If it’s not broke why “fix it”?

  • avatar

    So there were no stipulations attached with the original sale? Looks like
    they are free to make it up as they go along. Who is going to stop them?
    The cult followers? I am astounded by those few commenters who have spoken
    in support of this practice.

    This is very shortsighted on behalf of the company. Very ballsy of them to
    degrade the value of their own products in hopes of making a sale to someone
    who just spent their money.

    I hate this electronic shell game. Over the wire upgrades have been touted
    as a way to add value and improvements to the car, not to subtract them.

    I see it as small and mean to have the already extant ability of the car to
    be accessible only after Tesla extorts even more cash from the new proud owner.

    All of it shameful and will come back to bite them. Tesla, start taking
    care of people, and they will take care of you.

  • avatar
    Johnstone McTavish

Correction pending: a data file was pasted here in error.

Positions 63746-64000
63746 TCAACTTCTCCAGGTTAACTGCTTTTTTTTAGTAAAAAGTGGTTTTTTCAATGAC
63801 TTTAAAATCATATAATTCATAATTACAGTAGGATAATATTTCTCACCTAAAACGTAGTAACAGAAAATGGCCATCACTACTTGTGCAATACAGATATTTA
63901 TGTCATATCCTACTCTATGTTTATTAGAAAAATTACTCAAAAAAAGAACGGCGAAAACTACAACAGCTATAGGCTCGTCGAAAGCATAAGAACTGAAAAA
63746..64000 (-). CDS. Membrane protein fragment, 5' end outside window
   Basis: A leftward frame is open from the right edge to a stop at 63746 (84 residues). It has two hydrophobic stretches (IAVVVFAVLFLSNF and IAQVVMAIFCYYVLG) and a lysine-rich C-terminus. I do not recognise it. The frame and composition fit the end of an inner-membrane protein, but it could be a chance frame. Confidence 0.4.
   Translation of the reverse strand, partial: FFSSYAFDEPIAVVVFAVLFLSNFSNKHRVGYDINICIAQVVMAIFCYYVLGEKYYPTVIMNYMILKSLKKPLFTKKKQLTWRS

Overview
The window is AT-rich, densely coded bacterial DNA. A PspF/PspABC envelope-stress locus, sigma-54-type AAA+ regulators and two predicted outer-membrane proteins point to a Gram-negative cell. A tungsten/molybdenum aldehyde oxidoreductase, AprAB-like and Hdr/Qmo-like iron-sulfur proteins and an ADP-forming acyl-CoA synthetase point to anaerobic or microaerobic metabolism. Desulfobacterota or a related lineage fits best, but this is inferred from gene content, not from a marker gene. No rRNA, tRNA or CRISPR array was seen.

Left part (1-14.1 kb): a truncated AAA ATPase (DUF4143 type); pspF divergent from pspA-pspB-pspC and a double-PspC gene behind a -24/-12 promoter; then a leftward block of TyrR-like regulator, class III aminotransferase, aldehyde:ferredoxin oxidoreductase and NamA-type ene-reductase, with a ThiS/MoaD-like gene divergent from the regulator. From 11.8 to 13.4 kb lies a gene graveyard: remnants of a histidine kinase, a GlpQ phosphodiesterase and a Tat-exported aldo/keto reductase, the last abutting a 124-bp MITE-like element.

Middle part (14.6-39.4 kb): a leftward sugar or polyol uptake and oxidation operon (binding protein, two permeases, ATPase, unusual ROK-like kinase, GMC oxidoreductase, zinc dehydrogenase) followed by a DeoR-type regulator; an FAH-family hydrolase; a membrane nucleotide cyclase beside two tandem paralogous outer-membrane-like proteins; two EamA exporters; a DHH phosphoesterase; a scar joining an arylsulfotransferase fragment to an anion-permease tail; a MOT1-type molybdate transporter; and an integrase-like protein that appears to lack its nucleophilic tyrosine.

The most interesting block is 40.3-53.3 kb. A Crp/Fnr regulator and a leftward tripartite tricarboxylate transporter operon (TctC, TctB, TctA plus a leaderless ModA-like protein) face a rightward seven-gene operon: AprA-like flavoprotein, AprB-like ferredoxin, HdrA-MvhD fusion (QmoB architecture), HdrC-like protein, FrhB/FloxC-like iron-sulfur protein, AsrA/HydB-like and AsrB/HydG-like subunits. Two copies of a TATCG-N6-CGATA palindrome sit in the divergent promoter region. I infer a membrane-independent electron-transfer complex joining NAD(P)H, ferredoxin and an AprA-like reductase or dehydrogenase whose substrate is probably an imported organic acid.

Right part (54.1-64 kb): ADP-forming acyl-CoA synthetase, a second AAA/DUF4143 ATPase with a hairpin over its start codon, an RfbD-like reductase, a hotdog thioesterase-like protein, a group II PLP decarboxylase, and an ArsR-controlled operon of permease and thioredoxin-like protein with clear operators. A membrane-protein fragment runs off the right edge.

Just a daily serve of pedantry. Both of the plants mentioned are in Solihull. One is referred to workers as Lode Lane, the other Castle Brom. People in Solihull are often quick to point out they are not part of Birmingham since it is a much more salubrious municipality. Both plants are both WW2 ‘Shadow factories’ – a absolutely incredible program of production dispersal and flexibility. Nearly all Spitfires and Lancasters were built at Castle Brom btw.

  • avatar

    I looked at buying my first RRS and went to the local dealer to buy a SVR, $128K! Spend almost 4 hours at the dealership talk with even the GM…and no discount. The dealer really wanted MSRP for the SVR! I left! Mad!